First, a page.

"Approved counselors may work with and pass any member, including their own son, ward, or relative. Nevertheless, we often teach young people the importance of broadening horizons. Scouts meeting with counselors beyond their families and beyond even their own units are doing that. They will benefit from the perspectives of many “teachers†and will learn more as a result. They should be encouraged to reach out."

 

So for unit leaders to impose limits on their Scouts, stating that they can't receive a merit badge from their parents when they are council-approved counselors, seems to go against what is stated in the official materials. They may "encourage them to reach out," and "teach the importance of broadening horizons" - but they can't compel them to do so. Regardless of the lessons we want to teach the boys (which are indeed good and important lessons), technically it's not in their power to insist such. And I am always wary of Scoutmasters or advancement chairs who power-play by placing limits like that on their Scouts. I don't feel it's their place to make such rules. The Advancement Guide is clear: "Approved counselors may work with and pass ANY member" (my emphasis). There is no caveat to that. In my humble opinion (others may disagree), leaders should abide by that counsel as much as is possible and reasonable, even while teaching and guiding their Scouts towards a broader point of view.

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I couldn’t find anything saying that they can’t, but if you guys do or know please let me know.

 

I really want to do the cycling merit badge with my mom since it’ll make life easier ( and I’d rather not do 50 miles with someone I don’t know ).

 

What does your Scoutmaster advise? Merit badges aren't about easy, they are about personal growth through adult association - learn a skill, learn how to communicate and work with adults (other than your parents)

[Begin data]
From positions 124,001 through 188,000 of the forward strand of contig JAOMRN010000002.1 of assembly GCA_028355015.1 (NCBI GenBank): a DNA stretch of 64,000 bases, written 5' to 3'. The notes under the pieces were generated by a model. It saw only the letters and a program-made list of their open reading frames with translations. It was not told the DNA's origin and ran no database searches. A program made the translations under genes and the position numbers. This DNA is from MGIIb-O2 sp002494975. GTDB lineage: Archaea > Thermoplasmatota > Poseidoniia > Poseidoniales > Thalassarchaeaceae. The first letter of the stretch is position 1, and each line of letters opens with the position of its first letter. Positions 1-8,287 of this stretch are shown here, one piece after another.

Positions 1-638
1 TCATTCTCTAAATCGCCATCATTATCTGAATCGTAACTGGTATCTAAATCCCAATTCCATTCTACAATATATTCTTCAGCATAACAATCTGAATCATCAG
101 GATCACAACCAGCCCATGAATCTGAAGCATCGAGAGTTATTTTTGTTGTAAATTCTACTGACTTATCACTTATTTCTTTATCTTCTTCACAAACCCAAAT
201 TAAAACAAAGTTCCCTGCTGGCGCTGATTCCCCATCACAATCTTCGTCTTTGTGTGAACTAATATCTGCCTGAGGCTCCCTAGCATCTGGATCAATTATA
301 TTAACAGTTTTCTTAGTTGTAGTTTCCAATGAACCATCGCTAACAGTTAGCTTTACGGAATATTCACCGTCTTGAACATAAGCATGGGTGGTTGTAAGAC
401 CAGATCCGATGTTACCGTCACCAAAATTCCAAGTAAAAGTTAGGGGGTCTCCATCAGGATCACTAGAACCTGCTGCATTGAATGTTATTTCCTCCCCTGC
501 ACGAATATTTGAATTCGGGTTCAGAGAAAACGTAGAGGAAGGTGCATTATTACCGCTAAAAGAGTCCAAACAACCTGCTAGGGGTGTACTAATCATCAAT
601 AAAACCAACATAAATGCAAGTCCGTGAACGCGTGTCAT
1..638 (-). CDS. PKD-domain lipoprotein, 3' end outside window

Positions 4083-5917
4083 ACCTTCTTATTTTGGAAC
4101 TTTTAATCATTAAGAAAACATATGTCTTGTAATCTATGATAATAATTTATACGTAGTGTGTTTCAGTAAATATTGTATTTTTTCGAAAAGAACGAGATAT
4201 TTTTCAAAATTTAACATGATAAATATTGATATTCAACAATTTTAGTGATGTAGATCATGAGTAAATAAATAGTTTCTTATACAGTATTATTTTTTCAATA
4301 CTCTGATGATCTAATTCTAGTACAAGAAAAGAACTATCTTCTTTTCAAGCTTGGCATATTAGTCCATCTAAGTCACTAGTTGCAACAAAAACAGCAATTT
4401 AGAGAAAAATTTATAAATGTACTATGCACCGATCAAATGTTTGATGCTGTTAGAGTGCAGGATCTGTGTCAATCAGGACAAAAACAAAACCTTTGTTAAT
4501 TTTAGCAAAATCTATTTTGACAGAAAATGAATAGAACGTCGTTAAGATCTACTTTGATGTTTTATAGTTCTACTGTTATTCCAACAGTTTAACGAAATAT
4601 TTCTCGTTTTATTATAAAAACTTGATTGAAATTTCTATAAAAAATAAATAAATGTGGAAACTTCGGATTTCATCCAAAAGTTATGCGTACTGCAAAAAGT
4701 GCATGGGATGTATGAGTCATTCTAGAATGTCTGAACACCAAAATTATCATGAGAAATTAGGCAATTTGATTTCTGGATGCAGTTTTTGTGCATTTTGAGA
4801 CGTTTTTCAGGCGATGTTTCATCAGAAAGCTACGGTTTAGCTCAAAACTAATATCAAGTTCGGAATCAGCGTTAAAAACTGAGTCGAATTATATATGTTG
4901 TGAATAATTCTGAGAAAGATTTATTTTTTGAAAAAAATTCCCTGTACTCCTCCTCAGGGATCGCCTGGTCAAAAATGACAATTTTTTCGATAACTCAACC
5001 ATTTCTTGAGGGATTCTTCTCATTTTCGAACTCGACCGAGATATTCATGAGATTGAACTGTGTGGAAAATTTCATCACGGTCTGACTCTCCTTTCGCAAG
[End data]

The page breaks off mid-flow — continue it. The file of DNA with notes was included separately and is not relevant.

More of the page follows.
Who knows there might be a local MBC who rode the famed Tour de Donut

 

:)

Edited by RememberSchiff

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So for unit leaders to impose limits on their Scouts, stating that they can't receive a merit badge from their parents when they are council-approved counselors, seems to go against what is stated in the official materials. They may "encourage them to reach out," and "teach the importance of broadening horizons" - but they can't compel them to do so. Regardless of the lessons we want to teach the boys (which are indeed good and important lessons), technically it's not in their power to insist such. And I am always wary of Scoutmasters or advancement chairs who power-play by placing limits like that on their Scouts. I don't feel it's their place to make such rules. The Advancement Guide is clear: "Approved counselors may work with and pass ANY member" (my emphasis). There is no caveat to that. In my humble opinion (others may disagree), leaders should abide by that counsel as much as is possible and reasonable, even while teaching and guiding their Scouts towards a broader point of view.